This post has been surprisingly difficult to write. I have been candid about my mental health from my first diagnosis with major depressive disorder (as evidenced by the depression category here on my site). It is only because I talked with others / read about others experiences that I sought the help I hadn’t recognized I needed. I want to provide that to others, but more importantly I want to help normalize conversations, regarding mental health and neurodiversity, to help combat the social stigma around them.
I think that is in part, due to the fact that I have some coping mechanisms that let me function with my wonky brain chemistry. Most of the next steps rely on tweaking my (numerous) medications to hit that sweet spot.
My depression has never manifested as thoughts of the world being better without me, or that not being in the world would be better. It took me a while after receiving my diagnosis to see what the effects were.
I became markedly less social, succumbing to “home gravity” more frequently. I also felt comfortable in a job where I got to hide back in my cubicle all day, with record maintenance and project management instead of patron / customer interactions.
Also, my interest in creative endeavors declined. I still considered myself a writer, despite lack of words making it to page. There was just the guilt of not doing the work, and the weight of that and my depression keeping me from picking up the pen.
On bad days there is the urge to cry, even though nothing is wrong, and this weight behind my sternum that wants me to just curl into myself. A stuffed animal or too-tight huge also work to alive that feeling some.
My anxiety is less subtle, but also seems less prevalent. I’ve had one out-and-out panic attack that I can identify. Otherwise it rears its head by feeling jittery, or like I’m forgetting something, or not starting things, or not sticking with them.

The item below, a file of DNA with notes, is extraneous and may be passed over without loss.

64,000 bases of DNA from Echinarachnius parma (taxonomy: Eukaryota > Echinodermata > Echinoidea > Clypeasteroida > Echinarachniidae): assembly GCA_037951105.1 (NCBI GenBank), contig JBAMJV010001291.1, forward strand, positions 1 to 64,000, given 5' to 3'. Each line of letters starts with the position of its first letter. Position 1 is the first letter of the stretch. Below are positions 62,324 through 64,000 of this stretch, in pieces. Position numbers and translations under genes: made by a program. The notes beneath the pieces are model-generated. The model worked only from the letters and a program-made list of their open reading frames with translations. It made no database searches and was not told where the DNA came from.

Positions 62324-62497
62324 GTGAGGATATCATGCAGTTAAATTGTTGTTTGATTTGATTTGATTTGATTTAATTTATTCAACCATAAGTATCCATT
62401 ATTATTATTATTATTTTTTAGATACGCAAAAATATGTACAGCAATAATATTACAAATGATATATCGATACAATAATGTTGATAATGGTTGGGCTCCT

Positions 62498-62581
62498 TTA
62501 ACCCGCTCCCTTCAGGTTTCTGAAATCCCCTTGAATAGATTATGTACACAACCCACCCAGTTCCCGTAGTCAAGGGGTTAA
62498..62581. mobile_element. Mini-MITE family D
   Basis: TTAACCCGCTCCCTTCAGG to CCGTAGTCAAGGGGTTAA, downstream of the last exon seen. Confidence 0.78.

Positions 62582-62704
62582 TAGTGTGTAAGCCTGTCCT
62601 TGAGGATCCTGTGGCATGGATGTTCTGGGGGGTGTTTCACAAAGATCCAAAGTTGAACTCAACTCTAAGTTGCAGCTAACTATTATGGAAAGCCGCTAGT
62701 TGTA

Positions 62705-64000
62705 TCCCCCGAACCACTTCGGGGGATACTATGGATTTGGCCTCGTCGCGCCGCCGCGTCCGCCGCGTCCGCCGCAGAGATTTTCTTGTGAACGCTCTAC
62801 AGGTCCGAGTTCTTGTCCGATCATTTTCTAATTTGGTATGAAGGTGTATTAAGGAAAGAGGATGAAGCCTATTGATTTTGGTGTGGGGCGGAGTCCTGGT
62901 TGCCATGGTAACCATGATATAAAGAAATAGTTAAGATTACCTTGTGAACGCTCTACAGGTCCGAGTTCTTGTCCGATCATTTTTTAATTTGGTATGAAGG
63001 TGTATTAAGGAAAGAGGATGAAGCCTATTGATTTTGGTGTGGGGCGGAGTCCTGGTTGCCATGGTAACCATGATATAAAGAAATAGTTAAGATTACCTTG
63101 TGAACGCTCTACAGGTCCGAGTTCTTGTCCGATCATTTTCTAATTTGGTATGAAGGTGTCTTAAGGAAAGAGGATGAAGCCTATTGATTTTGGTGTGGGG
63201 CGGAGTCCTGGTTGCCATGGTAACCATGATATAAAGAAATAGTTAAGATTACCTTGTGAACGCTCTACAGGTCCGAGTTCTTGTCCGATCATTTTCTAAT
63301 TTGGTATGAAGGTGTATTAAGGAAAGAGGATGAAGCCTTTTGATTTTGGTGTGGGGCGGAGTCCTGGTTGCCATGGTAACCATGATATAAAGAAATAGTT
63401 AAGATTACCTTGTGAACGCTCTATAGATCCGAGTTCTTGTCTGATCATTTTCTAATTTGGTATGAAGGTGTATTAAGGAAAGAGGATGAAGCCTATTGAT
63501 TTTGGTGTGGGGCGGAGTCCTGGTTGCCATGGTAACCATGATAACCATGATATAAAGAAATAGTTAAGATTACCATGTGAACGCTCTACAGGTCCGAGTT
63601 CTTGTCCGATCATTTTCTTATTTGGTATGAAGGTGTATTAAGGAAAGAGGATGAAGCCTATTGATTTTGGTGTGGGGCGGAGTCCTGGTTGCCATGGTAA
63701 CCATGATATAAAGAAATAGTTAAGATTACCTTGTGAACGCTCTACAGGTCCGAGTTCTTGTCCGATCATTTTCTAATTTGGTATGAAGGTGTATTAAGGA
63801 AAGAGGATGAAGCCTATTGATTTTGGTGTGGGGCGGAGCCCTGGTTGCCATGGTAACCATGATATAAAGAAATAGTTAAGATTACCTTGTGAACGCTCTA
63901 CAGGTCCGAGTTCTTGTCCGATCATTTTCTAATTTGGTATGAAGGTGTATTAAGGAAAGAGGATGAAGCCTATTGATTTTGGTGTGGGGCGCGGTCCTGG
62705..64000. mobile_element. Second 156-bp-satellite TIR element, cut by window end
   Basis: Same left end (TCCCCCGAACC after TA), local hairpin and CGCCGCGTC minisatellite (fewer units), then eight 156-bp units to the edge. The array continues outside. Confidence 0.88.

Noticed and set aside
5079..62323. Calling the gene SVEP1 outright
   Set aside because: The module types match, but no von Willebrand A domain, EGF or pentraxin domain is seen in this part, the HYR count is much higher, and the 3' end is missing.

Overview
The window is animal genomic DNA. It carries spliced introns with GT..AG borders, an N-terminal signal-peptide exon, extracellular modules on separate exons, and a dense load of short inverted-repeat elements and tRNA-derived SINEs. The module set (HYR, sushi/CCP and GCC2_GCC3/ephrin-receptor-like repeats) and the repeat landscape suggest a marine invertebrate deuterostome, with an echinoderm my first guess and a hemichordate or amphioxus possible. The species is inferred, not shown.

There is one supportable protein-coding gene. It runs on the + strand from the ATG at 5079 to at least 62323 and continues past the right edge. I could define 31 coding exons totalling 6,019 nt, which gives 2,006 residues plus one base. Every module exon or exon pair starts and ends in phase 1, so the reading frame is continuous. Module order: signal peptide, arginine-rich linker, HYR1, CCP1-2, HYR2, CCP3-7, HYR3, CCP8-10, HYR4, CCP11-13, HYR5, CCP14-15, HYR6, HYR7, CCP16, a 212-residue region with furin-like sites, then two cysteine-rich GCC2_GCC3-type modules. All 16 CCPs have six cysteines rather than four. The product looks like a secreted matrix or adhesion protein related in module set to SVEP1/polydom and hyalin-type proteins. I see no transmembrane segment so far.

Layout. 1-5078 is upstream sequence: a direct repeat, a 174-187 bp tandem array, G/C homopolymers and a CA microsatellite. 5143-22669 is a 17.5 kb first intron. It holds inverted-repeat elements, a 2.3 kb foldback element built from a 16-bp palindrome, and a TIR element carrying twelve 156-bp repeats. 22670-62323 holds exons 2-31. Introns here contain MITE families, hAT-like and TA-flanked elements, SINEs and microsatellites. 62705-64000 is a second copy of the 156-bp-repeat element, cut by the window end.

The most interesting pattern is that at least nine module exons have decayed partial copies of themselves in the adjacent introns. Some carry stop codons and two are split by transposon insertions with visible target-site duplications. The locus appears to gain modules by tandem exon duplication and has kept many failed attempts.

A lot of the symptoms for anxiety overlap with my newest diagnosis, ADHD, combined presentation (clinically significant symptoms of inattention & clinically significant symptoms of hyperactivity). Unfortunately the addition of treatment for this has tilted the balance on my other meds, and we are looking at other possible solutions. But my doctor says both the ADHD and anxiety could explain my wanting to do things, enjoy doing the things, even, yet getting up and walking away from them (often literally), or, even worse, not getting started.
I guess next steps include trying to get that right balance of meds, but I don’t want to only rely on drugs for my mental health.
I’ve dallied with meditation before, and I know that days are easier when I’ve had enough sleep and steer clear of soda. I like the idea of goals and lists, and employ them frequently to get myself organized, but that doesn’t necessarily get me started on any of the items on said list.
I also journal (and sometimes blog). Putting words on paper helps me navigate through the toughest patches. I am grateful to have access to my psychiatrist, and for friends and family that understand if they ask “Are you ok?” That sometimes my reply is “Well, nothing is wrong.”
Because, honestly, sometimes that the best it can get.